The line between what is classed as vandalism, which is widely condemned, and street art, which is tenuously celebrated, is vague and requires examination. Both refer to artworks that occur in public. Melbourne City Council delineate the difference as to whether the artwork is ‘unwanted.’ I suggest it is more useful to think in terms of whether the artwork is authorised. Authorised may mean explicitly commissioned, tacitly encouraged – as exemplified by Hosier Lane – or a more vague form of authorisation, such as areas which become known as ‘street art spots’ where council and property owners seem not to take action to criminalise artists or remove artworks. Unauthorised works also fall within a spectrum, from where no attempt is made by the artist to gauge consent from an owner, to putting up works in areas known as ‘safe zones’ such as Presgraves Place or Hosier Lane in Melbourne. Whereas ordinarily artists would have to seek explicit permission from the property owner in order to avoid possible criminal sanction, in these areas very few do so on the tacit understanding that artwork there is encouraged or at least, accepted.

The recent ‘painting over’ the large mural-esque images that make up much of Hosier Lane’s artwork was an important critique of the co-option of street art and a commentary on who ascribes value. Its point was missed by the very people it sought to critique. That Melbourne City Council is now seeking to criminalise those artists demonstrates that their appreciation of street art dissipates when it presents a challenge to their authority.

Everyone is required to engage with public space, but few have the legal right to impact it. The appearance of, surfaces within, and images in our cities articulate our socio-political, legal and cultural make-up. Blank walls, locked gates, neat lawns, paste-ups, tags, murals and advertising bollards are neither aesthetically nor politically neutral. Unauthorised street art makes an important and politically charged contribution.  It is direct democracy exercised over the appearance of public space and changes both the appearance of a wall or building and the experience of the society in which it is encountered. It creates radical possibilities for new ways of existing. If the appearance, function and experience of the city is understood as an expression of the law – what Philippopoulos-Mihalopoulos refers to as a ‘lawscape’  – then street art shifts the law, and hence power dynamics,  in profound ways.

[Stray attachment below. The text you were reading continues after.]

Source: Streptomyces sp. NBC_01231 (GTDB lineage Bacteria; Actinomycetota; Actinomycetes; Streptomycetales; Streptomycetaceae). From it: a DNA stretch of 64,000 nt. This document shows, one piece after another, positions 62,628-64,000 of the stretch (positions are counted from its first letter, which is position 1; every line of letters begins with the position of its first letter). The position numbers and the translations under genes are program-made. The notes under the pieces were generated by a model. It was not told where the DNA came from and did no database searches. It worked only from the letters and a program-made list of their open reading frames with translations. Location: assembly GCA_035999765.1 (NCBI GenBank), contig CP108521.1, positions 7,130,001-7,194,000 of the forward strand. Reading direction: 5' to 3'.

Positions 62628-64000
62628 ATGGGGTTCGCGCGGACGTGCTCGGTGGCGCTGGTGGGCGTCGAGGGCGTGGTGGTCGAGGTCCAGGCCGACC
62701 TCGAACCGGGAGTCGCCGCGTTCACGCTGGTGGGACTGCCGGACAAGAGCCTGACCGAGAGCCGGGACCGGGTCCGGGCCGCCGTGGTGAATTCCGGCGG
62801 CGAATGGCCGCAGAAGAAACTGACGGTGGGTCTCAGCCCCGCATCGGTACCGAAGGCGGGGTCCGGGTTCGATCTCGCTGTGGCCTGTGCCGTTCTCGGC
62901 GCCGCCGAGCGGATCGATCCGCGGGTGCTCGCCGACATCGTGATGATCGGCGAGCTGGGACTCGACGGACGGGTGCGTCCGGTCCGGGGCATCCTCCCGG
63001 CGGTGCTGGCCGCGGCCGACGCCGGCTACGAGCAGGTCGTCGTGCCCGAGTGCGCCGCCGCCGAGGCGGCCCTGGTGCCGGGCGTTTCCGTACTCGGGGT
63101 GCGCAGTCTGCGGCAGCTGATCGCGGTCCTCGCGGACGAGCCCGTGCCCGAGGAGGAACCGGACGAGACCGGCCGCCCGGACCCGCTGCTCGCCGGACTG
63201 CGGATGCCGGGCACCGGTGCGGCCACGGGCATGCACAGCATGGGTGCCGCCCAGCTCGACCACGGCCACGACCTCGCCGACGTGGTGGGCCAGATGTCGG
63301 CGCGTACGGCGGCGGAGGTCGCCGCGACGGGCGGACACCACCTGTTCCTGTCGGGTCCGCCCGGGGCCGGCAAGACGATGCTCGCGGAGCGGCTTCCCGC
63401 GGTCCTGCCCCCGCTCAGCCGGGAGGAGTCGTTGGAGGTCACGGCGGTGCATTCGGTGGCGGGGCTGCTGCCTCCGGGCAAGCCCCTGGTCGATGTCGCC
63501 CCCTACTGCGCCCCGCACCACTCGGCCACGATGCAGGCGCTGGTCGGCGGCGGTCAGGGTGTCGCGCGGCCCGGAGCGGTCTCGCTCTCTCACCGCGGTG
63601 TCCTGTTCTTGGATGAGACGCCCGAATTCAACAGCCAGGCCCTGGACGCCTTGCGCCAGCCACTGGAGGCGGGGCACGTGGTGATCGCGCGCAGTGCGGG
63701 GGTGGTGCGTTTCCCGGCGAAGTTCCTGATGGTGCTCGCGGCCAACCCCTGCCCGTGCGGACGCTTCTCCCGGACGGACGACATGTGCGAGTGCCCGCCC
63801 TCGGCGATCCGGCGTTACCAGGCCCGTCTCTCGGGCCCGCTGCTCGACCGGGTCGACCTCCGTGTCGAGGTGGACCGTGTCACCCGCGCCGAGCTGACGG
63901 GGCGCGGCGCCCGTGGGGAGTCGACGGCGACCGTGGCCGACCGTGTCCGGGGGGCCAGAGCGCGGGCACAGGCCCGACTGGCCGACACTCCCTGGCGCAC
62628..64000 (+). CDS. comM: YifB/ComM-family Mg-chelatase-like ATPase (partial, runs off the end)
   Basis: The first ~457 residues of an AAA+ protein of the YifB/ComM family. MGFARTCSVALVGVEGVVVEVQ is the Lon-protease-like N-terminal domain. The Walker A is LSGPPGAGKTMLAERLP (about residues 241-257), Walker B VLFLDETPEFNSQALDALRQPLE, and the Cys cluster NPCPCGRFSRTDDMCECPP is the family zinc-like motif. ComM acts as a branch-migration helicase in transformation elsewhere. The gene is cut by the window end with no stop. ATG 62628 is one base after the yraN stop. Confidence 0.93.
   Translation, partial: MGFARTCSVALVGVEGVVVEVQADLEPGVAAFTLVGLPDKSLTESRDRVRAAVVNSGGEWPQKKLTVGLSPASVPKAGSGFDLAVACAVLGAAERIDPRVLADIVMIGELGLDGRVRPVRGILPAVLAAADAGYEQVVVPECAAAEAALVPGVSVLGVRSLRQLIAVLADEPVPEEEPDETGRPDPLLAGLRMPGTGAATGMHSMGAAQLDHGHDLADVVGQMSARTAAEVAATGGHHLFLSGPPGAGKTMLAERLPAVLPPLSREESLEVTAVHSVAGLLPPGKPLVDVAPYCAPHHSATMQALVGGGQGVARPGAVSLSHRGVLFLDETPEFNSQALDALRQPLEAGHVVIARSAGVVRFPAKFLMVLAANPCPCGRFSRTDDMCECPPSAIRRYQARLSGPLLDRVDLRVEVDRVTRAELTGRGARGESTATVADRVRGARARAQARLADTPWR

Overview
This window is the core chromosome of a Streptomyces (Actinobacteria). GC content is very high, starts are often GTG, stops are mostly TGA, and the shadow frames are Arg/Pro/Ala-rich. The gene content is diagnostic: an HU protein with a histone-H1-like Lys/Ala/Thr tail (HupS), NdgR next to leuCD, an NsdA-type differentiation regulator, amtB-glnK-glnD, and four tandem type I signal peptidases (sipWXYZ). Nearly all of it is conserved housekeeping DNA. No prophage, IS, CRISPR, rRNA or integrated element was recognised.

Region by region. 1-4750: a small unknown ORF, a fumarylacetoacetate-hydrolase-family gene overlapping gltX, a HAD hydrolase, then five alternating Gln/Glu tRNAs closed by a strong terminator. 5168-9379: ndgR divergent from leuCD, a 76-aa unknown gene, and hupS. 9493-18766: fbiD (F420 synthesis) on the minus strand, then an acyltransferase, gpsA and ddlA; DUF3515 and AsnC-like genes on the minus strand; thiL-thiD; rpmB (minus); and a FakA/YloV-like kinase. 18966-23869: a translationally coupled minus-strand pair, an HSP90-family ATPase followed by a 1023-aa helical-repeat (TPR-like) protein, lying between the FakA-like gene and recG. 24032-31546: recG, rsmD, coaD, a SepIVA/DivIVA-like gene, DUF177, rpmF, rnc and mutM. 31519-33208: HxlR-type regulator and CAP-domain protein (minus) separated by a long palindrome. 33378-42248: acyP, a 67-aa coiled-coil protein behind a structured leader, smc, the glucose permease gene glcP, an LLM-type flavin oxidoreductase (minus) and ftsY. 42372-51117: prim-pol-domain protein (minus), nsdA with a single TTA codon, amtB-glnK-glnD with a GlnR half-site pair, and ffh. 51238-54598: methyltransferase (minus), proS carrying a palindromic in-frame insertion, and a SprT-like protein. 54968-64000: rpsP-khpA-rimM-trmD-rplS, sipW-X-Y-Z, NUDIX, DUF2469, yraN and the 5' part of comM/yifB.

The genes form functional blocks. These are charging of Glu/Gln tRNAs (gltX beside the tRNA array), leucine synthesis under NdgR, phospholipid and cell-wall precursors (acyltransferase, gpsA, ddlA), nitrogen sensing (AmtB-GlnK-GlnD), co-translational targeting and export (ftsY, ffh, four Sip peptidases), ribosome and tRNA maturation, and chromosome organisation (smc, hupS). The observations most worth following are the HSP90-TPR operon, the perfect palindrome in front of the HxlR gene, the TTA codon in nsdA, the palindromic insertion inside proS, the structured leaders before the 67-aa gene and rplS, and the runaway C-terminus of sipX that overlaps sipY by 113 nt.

Much of the art in Hosier Lane is shaped by the tacit approval of Melbourne City Council. To distance themselves from ‘unauthorised’ street art and controversial genres such as tagging, many artists utilise realist imagery and make palatable murals designed to be widely shared on social media, using terms such as ‘aerosol art’ to describe this practice. Authorisation co-opts street art culture and nurtures an inherently different form of artwork, as the impact of putting up work without authority is removed.

Last Sunday’s incursion critiqued this culture of co-option, and the images that predominate in Hosier Lane.  It provoked questions of value and who gets to define whether something is art. In doing so, it thoroughly annoyed the political establishment. More than mere annoyance, Melbourne City Council has indicated its intention to criminalise the artists.  This indicates both the threat unauthorised street art poses to the political establishment and the contempt with which artists are held.

Melbourne City Council are unlikely to begin criminalising every artist who paints in Hosier or other ‘safe spots’ around the city. When they realise the importance of this latest piece, and its appreciation by street art enthusiasts, they may soften their approach. They may also seek to further articulate their policy on street art and further control it. If they do, they can expect more pushback from artists who understand that the right to the city is theirs.

Reposted from Overland.

Video by deansunshine.

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Erin Buckley is a Melbourne-based lawyer, academic, and sometime artist, who lives and works on Wurundjeri country.